This weekend in Philadelphia, the 2022 Padres will play their third, fourth and fifth games in a quest for a third National League Championship Series win. It's great to see the excitement of San Diego just like October 1998 when the Pads challenged and eventually beat the Atlanta Braves to advance to the World Series. It was a week that led to memorable times in San Diego and on the front page of The San Diego Union-Tribune when they clinched.
I was one of several photographers involved with the Union-Tribune's postseason baseball coverage, but allow me to set the stage about what happened leading up to that front page when they beat Atlanta.
The previous series, the NLDS, was played against the Astros in the old Houston Astrodome, still one of the biggest concrete structures on earth. Photographers Sean Haffey, Jim Baird and I rolled into town as members of the road team for the Union-Tribune. Sean was positioned at the first base box, I was at third and Jim was somewhere outside third base covering the whole field. In one of the three games at the Astrodome, one of the runners, I can't remember if it was Houston or San Diego, tried to stretch a double to third base, 30 feet in front of me. It was an important play. I probably had a heavy long lens in my hands on a monopod, probably a 400mm. It gave me a good reach to the pitcher, the batter, and first base or second, but was too tight for third. I had no shorter glass on another camera body for what might happen in front of me.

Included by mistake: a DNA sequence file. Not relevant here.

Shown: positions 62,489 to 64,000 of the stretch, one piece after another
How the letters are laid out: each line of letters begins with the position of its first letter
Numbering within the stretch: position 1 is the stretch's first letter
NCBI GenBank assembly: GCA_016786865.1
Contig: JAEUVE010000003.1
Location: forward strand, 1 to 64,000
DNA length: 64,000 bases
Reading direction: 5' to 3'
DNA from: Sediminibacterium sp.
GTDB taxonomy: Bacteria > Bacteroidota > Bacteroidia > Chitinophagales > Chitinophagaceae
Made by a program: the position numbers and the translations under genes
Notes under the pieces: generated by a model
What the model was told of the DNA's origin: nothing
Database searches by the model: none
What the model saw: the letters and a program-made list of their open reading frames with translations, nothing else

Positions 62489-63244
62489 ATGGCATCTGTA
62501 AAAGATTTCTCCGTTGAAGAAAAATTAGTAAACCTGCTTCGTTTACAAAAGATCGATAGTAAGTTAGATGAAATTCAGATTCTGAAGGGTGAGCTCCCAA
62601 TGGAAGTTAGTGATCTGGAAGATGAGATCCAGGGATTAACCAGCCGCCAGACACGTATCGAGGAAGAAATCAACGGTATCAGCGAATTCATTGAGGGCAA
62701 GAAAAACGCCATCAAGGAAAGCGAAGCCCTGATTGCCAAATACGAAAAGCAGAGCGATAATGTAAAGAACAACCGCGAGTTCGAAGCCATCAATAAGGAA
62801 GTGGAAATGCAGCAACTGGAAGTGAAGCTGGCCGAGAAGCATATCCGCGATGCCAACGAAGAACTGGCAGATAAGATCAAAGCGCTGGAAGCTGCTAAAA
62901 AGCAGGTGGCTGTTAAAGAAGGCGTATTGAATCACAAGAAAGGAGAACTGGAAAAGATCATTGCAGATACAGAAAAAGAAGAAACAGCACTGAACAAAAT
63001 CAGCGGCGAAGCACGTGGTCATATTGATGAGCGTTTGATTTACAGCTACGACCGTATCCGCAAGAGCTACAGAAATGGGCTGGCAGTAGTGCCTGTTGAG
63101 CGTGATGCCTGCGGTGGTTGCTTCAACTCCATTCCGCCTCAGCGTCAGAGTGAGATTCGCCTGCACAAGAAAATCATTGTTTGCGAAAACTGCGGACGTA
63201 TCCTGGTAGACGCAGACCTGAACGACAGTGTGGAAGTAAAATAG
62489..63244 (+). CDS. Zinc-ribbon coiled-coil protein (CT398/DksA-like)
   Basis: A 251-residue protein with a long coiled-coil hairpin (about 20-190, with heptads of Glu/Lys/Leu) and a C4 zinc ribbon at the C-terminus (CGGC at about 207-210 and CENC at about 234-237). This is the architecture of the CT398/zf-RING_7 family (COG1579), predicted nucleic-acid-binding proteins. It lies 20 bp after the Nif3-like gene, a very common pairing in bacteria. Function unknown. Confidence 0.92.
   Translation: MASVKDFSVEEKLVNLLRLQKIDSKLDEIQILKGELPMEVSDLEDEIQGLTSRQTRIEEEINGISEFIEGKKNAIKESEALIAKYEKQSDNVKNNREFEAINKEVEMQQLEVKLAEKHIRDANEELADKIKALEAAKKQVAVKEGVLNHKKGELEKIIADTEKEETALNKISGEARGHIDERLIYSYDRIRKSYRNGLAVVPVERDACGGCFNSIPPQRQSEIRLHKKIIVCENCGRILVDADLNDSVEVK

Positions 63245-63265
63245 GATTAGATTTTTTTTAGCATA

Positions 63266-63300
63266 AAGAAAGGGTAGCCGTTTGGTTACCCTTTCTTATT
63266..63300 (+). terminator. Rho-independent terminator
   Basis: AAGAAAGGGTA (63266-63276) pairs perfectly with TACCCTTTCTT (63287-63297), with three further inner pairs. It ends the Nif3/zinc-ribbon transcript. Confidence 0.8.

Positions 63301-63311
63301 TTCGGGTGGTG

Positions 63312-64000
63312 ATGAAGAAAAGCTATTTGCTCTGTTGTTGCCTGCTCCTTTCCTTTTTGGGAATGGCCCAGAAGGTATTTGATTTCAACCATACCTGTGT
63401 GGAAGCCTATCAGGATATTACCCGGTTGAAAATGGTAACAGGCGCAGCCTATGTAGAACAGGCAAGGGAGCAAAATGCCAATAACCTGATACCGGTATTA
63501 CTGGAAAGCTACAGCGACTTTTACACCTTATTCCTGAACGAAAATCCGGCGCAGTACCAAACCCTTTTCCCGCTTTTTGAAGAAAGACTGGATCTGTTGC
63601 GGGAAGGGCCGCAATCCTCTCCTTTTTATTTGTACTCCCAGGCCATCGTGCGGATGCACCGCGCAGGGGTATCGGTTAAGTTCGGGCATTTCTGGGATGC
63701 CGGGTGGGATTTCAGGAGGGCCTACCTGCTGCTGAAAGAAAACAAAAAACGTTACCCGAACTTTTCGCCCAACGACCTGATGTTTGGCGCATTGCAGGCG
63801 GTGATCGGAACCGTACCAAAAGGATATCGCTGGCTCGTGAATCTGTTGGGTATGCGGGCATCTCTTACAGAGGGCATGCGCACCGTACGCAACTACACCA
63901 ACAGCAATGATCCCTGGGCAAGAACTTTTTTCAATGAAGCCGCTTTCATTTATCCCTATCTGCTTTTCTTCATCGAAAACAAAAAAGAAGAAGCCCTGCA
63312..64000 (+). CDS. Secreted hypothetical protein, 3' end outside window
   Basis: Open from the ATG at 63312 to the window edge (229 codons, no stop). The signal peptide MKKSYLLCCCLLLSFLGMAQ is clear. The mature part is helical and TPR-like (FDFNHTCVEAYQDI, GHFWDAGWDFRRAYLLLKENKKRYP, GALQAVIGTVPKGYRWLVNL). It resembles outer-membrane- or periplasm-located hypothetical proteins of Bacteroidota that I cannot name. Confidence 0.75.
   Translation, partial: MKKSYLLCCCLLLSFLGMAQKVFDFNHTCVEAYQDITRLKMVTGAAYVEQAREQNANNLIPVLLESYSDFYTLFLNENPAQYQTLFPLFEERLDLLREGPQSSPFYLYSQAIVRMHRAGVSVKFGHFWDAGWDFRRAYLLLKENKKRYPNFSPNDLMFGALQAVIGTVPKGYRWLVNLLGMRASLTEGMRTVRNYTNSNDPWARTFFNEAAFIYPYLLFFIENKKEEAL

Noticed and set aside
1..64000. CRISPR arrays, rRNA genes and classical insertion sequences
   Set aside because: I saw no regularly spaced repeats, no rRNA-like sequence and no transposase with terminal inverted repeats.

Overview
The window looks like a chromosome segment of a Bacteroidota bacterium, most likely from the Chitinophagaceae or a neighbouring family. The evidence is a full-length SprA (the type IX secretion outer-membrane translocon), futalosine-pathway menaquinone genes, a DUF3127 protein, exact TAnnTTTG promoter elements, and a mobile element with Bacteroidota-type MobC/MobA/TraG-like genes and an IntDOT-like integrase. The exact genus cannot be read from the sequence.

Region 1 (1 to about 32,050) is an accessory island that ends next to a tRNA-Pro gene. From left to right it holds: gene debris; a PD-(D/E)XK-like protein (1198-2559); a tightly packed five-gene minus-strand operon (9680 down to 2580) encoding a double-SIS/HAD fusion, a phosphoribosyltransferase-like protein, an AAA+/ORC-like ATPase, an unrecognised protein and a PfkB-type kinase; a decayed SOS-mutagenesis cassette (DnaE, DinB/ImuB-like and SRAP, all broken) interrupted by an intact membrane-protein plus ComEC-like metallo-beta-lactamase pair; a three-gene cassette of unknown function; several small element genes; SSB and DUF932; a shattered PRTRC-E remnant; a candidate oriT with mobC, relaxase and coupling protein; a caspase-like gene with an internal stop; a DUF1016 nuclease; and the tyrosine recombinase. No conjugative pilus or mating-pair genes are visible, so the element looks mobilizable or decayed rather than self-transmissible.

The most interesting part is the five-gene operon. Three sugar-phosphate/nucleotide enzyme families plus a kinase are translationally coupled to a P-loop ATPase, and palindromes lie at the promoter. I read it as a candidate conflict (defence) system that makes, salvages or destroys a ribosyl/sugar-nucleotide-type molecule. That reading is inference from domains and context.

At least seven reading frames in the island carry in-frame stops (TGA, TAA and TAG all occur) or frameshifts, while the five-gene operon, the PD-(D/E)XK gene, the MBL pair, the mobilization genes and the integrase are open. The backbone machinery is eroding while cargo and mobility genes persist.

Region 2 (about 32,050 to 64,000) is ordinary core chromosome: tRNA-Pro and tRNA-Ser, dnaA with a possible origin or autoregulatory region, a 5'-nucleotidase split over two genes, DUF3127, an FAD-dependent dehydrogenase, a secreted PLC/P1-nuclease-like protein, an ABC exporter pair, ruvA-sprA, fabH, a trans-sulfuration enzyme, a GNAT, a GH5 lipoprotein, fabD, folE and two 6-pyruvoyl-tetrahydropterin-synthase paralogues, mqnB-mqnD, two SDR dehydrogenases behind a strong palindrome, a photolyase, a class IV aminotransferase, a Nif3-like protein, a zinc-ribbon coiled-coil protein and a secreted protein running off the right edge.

That base runner, complete with dirt coming up off his outstretched arms with a scrunched face aimed right at me will remain a bad visual memory. It would have been perfect had I prepped for it. Jim Baird got the shot from the side, and covered our collective butts, thank goodness. Photo chief Robert York who noticed everything, immediately called after the images were transmitted, asked for an explanation and promptly took me off the beat for the game(s) in San Diego. That stung. Really stung. But he was right. Robert York was many things, but most would agree in his time at the Union-Tribune that he was strategic. The Padres went on to beat the Astros in San Diego and somehow I was asked to rejoin the photo team for the next road trip to Atlanta.
I'd like to think Robert York thought I had learned my lesson.
The Braves were THE team in the 1990s to beat. This was the Braves with the likes of baseball hall of famers Greg Maddux, Tom Glavine, and John Smoltz. A pitching triple threat if there ever was one. Surely this would stop the Padres train we were all thinking. Amazingly, the Padres took the first three(the first two played in San Diego), the Braves the following two(in Atlanta) and then what became the decisive sixth game at Atlanta's Turner Field.
Padres could clinch the best of seven with just one win.
The Padres started Sterling Hitchcock, the Braves started John Smoltz. Eventually the Braves lost the pitching duel as the final scoreboard read 5-0 Padres. Sterling Hitchcock, Trevor Hoffman and the rest of the team had closed the door on the Braves fingers and sent the Padres to New York to face the Yankees in the World Series for their first time since 1984.
The Union-Tribune had staffed every postseason game at home with five or six shooters, road games with at least three. This was long ago when the staff was twenty photographers strong. Before that sixth game it was determined by drawing straws that in case the Padres won, I would be the Union-Tribune pool photographer for the locker room. It would be me, the pool video shooter and the team's photographers as the only "camera people" in the room along with manager Bruce Bochy, his coaching staff, owner John Moores, CEO Larry Lucchino and the rest of the players.
Before I left San Diego, I was lent staff photographer Jerry Rife's nearly new Nikon F-5, and near the end of the game, sealed it inside a Ziploc bag with duct tape. Someone lent me a rain jacket and I was ready. The minute the last out was recorded, I took that camera, ran through the bowels of Turner Field to get to the locker room and let those at the locker room door know I had access.